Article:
著者
Chris Fook Sheng Ng Kayo Ueda Ayano Takeuchi Hiroshi Nitta Shoko Konishi Rinako Bagrowicz Chiho Watanabe Akinori Takami
出版者
Japan Epidemiological Association
雑誌
Journal of Epidemiology (ISSN:09175040)
巻号頁・発行日
vol.24, no.1, pp.15-24, 2014-01-05 (Released:2014-01-05)
参考文献数
60
被引用文献数
33 36

Background: Ambient temperature affects mortality in susceptible populations, but regional differences in this association remain unclear in Japan. We conducted a time-series study to examine the variation in the effects of ambient temperature on daily mortality across Japan.Methods: A total of 731 558 all-age non-accidental deaths in 6 cities during 2002–2007 were analyzed. The association between daily mortality and ambient temperature was examined using distributed lag nonlinear models with Poisson distribution. City-specific estimates were combined using random-effects meta-analysis. Bivariate random-effects meta-regressions were used to examine the moderating effect of city characteristics.Results: The effect of heat generally persisted for 1 to 2 days. In warmer communities, the effect of cold weather lasted for approximately 1 week. The combined increases in mortality risk due to heat (99th vs 90th percentile of city-specific temperature) and cold (first vs 10th percentile) were 2.21% (95% CI, 1.38%–3.04%) and 3.47% (1.75%–5.21%), respectively. City-specific effects based on absolute temperature changes were more heterogeneous than estimates based on relative changes, which suggests some degree of acclimatization. Northern populations with a cool climate appeared acclimatized to low temperature but were still vulnerable to extreme cold weather. Population density, average income, cost of property rental, and number of nurses appeared to influence variation in heat effect across cities.Conclusions: We noted clear regional variation in temperature-related increases in mortality risk, which should be considered when planning preventive measures.
著者
Makiko Sekiyama Shin Yamazaki Takehiro Michikawa Shoji F. Nakayama Hiroshi Nitta Yu Taniguchi Eiko Suda Tomohiko Isobe Yayoi Kobayashi Miyuki Iwai-Shimada Masaji Ono Kenji Tamura Junzo Yonemoto Toshihiro Kawamoto Michihiro Kamijima the Japan Environment and Children’s Study Group
出版者
Japan Epidemiological Association
雑誌
Journal of Epidemiology (ISSN:09175040)
巻号頁・発行日
vol.32, no.5, pp.228-236, 2022-05-05 (Released:2022-05-05)
参考文献数
18
被引用文献数
8 24

Background: The Japan Environment and Children’s Study (JECS) is a nationwide birth cohort study investigating environmental effects on children’s health and development. A Sub-Cohort Study has begun, conducting extended exposure and outcome measurements by targeting a subgroup randomly selected from the JECS Main Study. We report the Sub-Cohort Study methodology and participants’ baseline profiles.Methods: Of 100,148 children in the JECS Main Study, children born after April 1, 2013 who met eligibility criteria ([1] all questionnaire and medical record data from children and their mothers collected from the first trimester to 6 months of age, [2] biospecimens [except umbilical cord blood] from children and their mothers collected at first to second/third trimester and delivery) were randomly selected for each Regional Centre at regular intervals. Face-to-face assessment of neuropsychiatric development, body measurement, paediatrician’s examination, blood/urine collection for clinical testing and chemical analysis, and home visits (ambient and indoor air measurement and dust collection) are conducted. Participants are followed up at 1.5 and 3 years old for home visits, and 2, 4, 6, and 8 years old for developmental/medical examination. The details of protocols after age 10 are under discussion.Results: Of 10,302 selected children, 5,017 participated. The profiles of the participating mothers, fathers and children did not substantially differ between the Main Study and Sub-Cohort Study.Conclusion: The JECS Sub-Cohort Study offers a platform for investigating associations between environmental exposure and outcomes.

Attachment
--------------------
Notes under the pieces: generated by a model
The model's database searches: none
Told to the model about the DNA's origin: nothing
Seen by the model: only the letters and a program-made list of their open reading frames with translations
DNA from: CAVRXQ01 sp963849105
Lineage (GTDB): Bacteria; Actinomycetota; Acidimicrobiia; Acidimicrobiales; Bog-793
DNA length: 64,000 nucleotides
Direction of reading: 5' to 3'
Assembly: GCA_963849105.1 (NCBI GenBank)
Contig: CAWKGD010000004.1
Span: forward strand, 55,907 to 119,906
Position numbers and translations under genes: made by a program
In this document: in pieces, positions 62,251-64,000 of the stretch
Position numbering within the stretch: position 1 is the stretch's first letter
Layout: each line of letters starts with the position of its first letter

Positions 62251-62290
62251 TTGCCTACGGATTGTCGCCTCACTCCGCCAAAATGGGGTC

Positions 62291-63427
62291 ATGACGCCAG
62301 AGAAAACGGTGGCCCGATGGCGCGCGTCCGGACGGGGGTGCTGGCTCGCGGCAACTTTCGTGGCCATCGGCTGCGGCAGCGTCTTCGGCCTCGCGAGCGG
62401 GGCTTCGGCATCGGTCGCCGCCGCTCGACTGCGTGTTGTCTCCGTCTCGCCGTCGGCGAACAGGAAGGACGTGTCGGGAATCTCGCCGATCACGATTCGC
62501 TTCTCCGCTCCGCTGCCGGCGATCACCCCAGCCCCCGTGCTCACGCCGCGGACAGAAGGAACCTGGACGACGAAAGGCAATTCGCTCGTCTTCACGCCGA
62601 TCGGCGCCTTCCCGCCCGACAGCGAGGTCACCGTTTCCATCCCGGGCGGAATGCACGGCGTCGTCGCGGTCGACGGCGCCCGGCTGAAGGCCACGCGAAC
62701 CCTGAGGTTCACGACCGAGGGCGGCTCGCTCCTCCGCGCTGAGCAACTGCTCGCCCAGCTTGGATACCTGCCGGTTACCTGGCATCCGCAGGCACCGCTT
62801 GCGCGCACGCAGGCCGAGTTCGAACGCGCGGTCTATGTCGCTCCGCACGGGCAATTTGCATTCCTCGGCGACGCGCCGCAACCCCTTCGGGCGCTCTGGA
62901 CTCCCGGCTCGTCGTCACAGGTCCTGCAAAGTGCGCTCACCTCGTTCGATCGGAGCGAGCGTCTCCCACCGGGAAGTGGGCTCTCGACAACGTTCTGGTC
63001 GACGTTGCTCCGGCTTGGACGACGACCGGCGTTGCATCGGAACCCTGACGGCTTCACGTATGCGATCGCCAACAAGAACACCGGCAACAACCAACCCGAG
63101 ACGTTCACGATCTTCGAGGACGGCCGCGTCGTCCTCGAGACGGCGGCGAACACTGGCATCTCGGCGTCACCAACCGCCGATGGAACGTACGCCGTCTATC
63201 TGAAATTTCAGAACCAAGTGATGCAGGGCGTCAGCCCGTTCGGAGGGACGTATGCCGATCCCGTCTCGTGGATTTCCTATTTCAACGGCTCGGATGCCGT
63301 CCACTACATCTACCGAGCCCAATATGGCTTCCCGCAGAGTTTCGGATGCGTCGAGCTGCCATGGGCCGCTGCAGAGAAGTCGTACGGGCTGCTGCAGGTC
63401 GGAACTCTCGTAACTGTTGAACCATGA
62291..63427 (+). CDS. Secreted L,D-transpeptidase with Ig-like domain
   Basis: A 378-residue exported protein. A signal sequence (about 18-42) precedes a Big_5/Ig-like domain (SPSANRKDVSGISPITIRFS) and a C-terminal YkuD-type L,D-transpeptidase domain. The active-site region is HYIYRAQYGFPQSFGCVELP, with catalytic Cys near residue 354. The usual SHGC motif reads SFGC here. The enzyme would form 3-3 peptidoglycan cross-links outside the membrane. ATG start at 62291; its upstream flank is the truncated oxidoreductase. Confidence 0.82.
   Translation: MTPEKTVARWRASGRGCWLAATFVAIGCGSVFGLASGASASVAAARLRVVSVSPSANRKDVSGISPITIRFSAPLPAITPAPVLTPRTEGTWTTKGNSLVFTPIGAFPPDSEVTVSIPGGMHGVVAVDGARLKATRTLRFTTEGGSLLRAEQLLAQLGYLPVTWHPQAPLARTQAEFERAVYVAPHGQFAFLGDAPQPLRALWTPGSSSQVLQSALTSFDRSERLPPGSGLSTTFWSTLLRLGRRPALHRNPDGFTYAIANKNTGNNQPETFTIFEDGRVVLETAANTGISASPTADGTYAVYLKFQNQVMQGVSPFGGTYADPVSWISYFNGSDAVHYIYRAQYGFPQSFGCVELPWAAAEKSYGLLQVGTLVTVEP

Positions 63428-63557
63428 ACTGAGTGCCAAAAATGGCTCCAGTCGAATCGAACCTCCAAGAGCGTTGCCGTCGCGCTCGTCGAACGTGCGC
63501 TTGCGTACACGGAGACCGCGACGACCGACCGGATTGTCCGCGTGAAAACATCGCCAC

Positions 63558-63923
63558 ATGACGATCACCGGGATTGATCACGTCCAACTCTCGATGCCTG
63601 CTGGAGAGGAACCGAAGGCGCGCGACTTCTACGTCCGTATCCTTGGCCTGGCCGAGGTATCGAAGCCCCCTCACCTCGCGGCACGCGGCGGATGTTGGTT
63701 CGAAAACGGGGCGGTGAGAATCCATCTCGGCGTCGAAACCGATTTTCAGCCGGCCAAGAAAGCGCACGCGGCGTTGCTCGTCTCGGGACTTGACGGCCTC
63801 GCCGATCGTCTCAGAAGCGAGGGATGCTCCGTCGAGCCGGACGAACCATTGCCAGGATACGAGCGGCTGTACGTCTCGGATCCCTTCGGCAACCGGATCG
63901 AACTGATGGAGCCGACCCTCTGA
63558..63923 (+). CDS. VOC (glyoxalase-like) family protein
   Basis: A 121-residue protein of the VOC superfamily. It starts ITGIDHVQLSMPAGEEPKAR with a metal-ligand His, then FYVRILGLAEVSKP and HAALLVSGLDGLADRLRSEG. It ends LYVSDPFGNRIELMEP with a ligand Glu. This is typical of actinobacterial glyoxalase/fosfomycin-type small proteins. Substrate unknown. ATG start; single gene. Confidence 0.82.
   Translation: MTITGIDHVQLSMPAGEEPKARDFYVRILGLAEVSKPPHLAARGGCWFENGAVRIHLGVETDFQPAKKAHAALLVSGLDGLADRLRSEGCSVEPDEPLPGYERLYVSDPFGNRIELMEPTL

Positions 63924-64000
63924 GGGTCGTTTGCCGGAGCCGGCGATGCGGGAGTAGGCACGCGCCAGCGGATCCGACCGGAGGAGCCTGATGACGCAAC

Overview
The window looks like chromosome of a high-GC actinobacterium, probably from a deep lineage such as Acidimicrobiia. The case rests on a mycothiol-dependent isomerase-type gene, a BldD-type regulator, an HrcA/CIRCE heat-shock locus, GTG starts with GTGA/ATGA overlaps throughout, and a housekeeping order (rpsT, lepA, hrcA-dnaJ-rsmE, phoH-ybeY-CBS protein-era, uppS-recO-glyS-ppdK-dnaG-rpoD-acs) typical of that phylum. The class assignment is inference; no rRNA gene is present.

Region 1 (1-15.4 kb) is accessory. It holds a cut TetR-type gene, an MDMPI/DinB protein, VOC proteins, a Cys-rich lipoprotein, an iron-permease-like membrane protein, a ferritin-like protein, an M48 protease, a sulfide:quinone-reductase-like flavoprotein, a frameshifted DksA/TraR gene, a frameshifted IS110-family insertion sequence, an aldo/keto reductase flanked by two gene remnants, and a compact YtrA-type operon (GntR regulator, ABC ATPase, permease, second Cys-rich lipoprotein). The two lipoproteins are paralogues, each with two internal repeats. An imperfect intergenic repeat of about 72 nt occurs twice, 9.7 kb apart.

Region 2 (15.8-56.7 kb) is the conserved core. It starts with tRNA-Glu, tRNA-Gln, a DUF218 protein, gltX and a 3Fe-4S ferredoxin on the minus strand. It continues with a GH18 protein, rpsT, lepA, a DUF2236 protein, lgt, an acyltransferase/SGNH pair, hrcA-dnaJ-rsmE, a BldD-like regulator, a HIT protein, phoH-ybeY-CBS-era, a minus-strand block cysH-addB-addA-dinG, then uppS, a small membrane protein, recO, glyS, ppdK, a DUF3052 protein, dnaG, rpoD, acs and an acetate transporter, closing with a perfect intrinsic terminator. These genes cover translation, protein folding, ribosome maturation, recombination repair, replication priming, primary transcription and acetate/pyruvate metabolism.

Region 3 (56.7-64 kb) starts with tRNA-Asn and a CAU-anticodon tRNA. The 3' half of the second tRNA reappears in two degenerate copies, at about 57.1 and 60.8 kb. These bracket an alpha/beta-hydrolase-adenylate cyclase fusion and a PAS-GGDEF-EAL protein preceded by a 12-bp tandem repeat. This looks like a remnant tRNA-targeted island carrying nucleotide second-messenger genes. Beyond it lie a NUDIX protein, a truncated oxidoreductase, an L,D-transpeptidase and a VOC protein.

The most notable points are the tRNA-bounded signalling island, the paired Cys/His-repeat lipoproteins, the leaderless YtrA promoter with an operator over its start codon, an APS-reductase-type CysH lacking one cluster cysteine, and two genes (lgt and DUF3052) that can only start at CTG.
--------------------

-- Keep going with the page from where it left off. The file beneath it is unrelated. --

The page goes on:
著者
Kayo Ueda Makiko Yamagami Fumikazu Ikemori Kunihiro Hisatsune Hiroshi Nitta
出版者
Japan Epidemiological Association
雑誌
Journal of Epidemiology (ISSN:09175040)
巻号頁・発行日
vol.26, no.5, pp.249-257, 2016-05-05 (Released:2016-05-05)
参考文献数
32
被引用文献数
15 38

Background: Seasonal variation and regional heterogeneity have been observed in the estimated effect of fine particulate matter (PM2.5) mass on mortality. Differences in the chemical compositions of PM2.5 may cause this variation. We investigated the association of the daily concentration of PM2.5 components with mortality in Nagoya, Japan.Methods: We combined daily mortality counts for all residents aged 65 years and older with concentration data for PM2.5 mass and components in Nagoya from April 2003 to December 2007. A time-stratified case-crossover design was used to examine the association of daily mortality with PM2.5 mass and each component (chloride, nitrate, sulfate, sodium, potassium, calcium, magnesium, ammonium, elemental carbon [EC], and organic carbon [OC]).Results: We found a stronger association between mortality and PM2.5 mass in transitional seasons. In analysis for each PM2.5 component, sulfate, nitrate, chloride, ammonium, potassium, EC, and OC were significantly associated with mortality in a single-pollutant model. In a multi-pollutant model, an interquartile range increase in the concentration of sulfate was marginally associated with an increase in all-cause mortality of 2.1% (95% confidence interval, −0.1 to 4.4).Conclusions: These findings suggest that some specific PM components have a more hazardous effect than others and contribute to seasonal variation in the health effects of PM2.5.